A royal wedding is cause for much rejoicing. When Prince William married Kate Middleton in 2011, a million people lined the procession route in London to glimpse the newlyweds while many more around the world watched on television.
Arguably, the marriage of the Prince’s grandmother, Queen Elizabeth, was one of the most welcome and celebrated royal weddings in history.
In 1947, the nation was still recovering from World War II. Austerity was tough for the people of Britain’s bomb-damaged cities. Drab clothes, endless queues and limited food supplies dominated everyday life.
In this atmosphere, the marriage of Princess Elizabeth to Lieutenant Philip Mountbatten provided blissful relief from years of worry and deprivation. Cheerful crowds gathered in London on the cold morning of 20 November, their unbridled joy erupting in a thunder of cheers as the bride’s coach headed towards Westminster Abbey.
After the ceremony, the throng’s good natured enthusiasm reached fever pitch, at one point causing the police to temporarily lose control as the crowd burst through the cordon into Buckingham Palace forecourt.
Throughout the Commonwealth, millions of adoring supporters also celebrated the glamorous couple’s nuptials thanks to live radio broadcasts and the new medium of television.
Despite the pageantry, the royal couple were very aware of their people’s hardships. Here are seven interesting examples of how Princess Elizabeth and the Duke of Edinburgh showed solidarity with the people on their big day.
Seven remarkable facts about the Queen’s wedding
- Princess Elizabeth paid for material in her wedding dress with the aid of ration coupons.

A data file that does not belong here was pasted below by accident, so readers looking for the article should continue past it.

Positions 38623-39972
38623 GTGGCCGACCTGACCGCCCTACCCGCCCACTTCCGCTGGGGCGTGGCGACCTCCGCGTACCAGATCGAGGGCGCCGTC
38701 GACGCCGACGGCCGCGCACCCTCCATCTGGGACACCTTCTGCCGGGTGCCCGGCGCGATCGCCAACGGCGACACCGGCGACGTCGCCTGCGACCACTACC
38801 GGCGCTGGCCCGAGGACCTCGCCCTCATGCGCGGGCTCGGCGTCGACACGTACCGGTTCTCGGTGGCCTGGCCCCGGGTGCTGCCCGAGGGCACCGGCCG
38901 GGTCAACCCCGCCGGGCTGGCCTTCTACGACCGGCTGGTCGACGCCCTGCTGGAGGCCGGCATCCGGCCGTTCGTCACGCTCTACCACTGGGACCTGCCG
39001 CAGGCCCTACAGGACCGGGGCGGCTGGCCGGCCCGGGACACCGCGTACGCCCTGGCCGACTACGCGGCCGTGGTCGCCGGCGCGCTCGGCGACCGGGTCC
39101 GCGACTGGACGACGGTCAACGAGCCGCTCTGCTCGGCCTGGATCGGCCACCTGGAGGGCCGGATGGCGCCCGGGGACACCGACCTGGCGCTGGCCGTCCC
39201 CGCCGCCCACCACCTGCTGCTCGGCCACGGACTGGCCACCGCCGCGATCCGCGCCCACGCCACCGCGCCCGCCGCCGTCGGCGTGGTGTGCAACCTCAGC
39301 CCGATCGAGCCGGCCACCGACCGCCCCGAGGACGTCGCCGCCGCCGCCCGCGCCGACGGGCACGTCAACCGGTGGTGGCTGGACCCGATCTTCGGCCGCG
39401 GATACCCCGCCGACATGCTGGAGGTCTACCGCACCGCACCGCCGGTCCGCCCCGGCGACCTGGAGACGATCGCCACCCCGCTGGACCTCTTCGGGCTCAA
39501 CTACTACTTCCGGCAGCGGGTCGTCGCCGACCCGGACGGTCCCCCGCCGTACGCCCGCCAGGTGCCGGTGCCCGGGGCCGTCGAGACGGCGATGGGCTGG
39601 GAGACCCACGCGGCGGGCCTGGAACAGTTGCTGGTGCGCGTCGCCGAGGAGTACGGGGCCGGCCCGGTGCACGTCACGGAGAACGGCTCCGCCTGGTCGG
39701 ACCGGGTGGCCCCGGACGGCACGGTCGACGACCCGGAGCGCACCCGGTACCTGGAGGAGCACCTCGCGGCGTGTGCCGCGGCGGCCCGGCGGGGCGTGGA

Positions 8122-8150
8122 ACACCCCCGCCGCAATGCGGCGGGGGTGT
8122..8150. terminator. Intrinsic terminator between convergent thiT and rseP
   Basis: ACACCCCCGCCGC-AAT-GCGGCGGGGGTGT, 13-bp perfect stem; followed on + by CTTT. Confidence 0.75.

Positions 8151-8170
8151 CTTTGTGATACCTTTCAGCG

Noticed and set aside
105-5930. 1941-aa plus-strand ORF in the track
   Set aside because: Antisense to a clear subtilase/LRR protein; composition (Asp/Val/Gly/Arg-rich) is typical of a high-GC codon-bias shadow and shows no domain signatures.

- The future Queen did her own makeup for the wedding.
- When her borrowed diamond tiara broke on the morning of the wedding, repairs were quickly made by the court jeweller.
- Philip is said to have brushed off his naval uniform for the occasion and worn darned socks.
- The guest list for the wedding breakfast comprised a mere 150 people.
- Pieces of the couple’s wedding cake, made from ingredients donated by the Australian Girl Guides, were distributed to school children and institutions.
- The bride and groom also instructed that 500 cases of tinned pineapples received as a wedding present from the Government of Queensland should be directed to the people.
Juicy pineapple from the Sunshine State must have been an unimaginable luxury for the hungry folk lucky enough to taste it!
After 70 years of marriage, The Perth Mint is proud to mark Her Majesty Queen Elizabeth II and Prince Philip’s platinum wedding anniversary with four unashamedly lavish Australian commemorative coins featuring designs approved by the Queen.
Immaculately struck in proof quality from 1oz of 99.99% pure silver, 2oz of 99.99% pure gold, 1/4oz of 99.99% pure gold and 2oz of 99.95% pure platinum, each coin portrays the Royal Coat of Arms of the United Kingdom alongside the shield from the Coat of Arms of His Royal Highness Prince Philip, Duke of Edinburgh.
As well as St Edward’s Crown, the intricate design also includes a floral display representing the symbolic rose, thistle, daffodil and shamrock.
Housed in presentation packaging, the releases are restricted to limited mintages of 5,000, 350, 750, and 250 respectively.